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Leo Burnett Co. stunned the advertising world Friday by announcing the resignations of Bill Lynch, president-CEO, and Jim Jenness, vice chairman-chief operating officer.

Though Burnett has been hit by a number of big account losses in the past year, the news was a startling act of drama for the staid Chicago agency that carefully grooms and promotes executives from within. Burnett had worldwide billings of $5.65 billion in 1996. In '95, it ranked No. 1 in the U.S. with gross income of $371 million.

Chairman Rick Fizdale, 57, who had planned to retire by yearend, put those plans on hold and was voted back into the CEO job by the agency's board of directors in a regularly scheduled board meeting Friday.

A spokesman said he will keep that job "for the foreseeable future."


Jim Oates, 53, effectively replaces Mr. Jenness, 50, moving to president from group president-Asia/Pacific. Michael Conrad, 52, becomes chief creative officer; he had been sharing that role with Mr. Fizdale.

Agency staffers were dumbfounded by the news. But executives who had left the agency in recent years were not.

"My level of surprise is zero," said one.

Though Burnett has been winning media buying business in bunches, it has lost a number of large showcase creative accounts in the past year, including three worth more than $75 million each: United Airlines, McDonald's Corp.'s Arch Deluxe line launch and Miller Brewing Co.'s Lite beer.

It also has struggled with other clients, including Reebok International and General Motors Corp.'s Oldsmobile division. Most recently, its portion of the Ameritech Corp. account, worth $30 million or more, has gone into review.

By far the worst loss was United. Burnett prides itself on long-running client ties, and the loss of a 31-year relationship with a company in its hometown struck a severe blow to the agency's soul.

"The heart and soul of that [agency] is its attitude about itself," said one industry executive. "And that attitude isn't what it used to be."


Insiders said Messrs. Lynch and Jenness had support within the agency, but only from certain quarters. To many staffers, they lacked the charisma of earlier leaders. One former executive said people thought the agency was "going back to being run by suits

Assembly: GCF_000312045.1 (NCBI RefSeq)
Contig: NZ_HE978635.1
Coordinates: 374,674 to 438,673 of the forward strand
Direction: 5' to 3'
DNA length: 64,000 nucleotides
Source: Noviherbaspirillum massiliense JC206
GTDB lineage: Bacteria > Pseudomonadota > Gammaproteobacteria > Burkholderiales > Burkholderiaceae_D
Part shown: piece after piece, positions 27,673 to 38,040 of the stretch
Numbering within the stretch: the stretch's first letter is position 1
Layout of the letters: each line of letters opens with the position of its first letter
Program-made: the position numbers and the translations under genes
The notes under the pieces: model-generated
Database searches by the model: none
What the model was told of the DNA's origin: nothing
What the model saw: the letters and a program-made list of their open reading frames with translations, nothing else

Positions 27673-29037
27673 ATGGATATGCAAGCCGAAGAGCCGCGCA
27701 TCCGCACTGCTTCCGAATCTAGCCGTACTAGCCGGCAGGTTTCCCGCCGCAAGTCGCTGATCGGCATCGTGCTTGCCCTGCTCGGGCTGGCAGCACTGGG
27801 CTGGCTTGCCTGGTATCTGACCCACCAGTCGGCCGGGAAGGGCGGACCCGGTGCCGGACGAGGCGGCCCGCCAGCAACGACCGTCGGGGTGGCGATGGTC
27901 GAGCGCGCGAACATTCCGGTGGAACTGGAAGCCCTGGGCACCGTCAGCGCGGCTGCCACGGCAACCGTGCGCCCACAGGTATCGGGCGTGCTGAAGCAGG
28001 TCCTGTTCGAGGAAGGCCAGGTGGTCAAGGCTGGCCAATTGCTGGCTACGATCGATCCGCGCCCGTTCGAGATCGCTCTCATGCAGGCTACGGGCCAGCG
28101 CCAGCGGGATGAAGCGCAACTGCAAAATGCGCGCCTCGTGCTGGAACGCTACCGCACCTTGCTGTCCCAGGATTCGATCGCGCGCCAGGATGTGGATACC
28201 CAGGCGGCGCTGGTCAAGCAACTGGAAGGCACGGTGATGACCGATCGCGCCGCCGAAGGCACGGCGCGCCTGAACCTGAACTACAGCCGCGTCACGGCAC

. . . too much by the numbers."

Several others complained that Mr. Lynch, 54, was too cliquish to effectively lead an organization of thousands.

A spokesman said Messrs. Lynch and Jenness offered their resignations to the board. Mr. Lynch told the board he determined it was time to turn the agency over to "leadership of a different orientation," the spokesman said.

Messrs. Lynch and Jenness put Burnett "in a far stronger financial position than at any time in recent memory," Mr. Fizdale said in a statement. He also lauded them for developing the agency's "vision and mission" and continuing its global expansion.

Burnett officials who knew how the drama in the boardroom played out could not be reached at press time. Mr. Fizdale had installed Mr. Lynch as CEO in March 1993, after only 13 months in the job himself. Last week, executives close to Mr. Fizdale said he had eagerly been looking forward to retirement.

A number of years ago, Burnett instituted a practice making 57 the normal retirement age for senior executives. Mr. Fizdale now looks likely to work past that age. Friday's events may also lead the board to re-evaluate that tradition.

None of the executives promoted Friday in a dominolike series of moves is much younger than 50.

Besides Messrs. Fizdale, Oates and Conrad, the following were promoted: Vice Chairman Albert Winninghoff, 54, to chief operating officer; Kerry Rubie, 57, from group president-Europe/Middle East/Africa to vice chairman-client services worldwide; Linda Wolf, 49, from president-USA to group president-North America; and Jeffrey Fergus, 48, from regional managing director-Asia to group president

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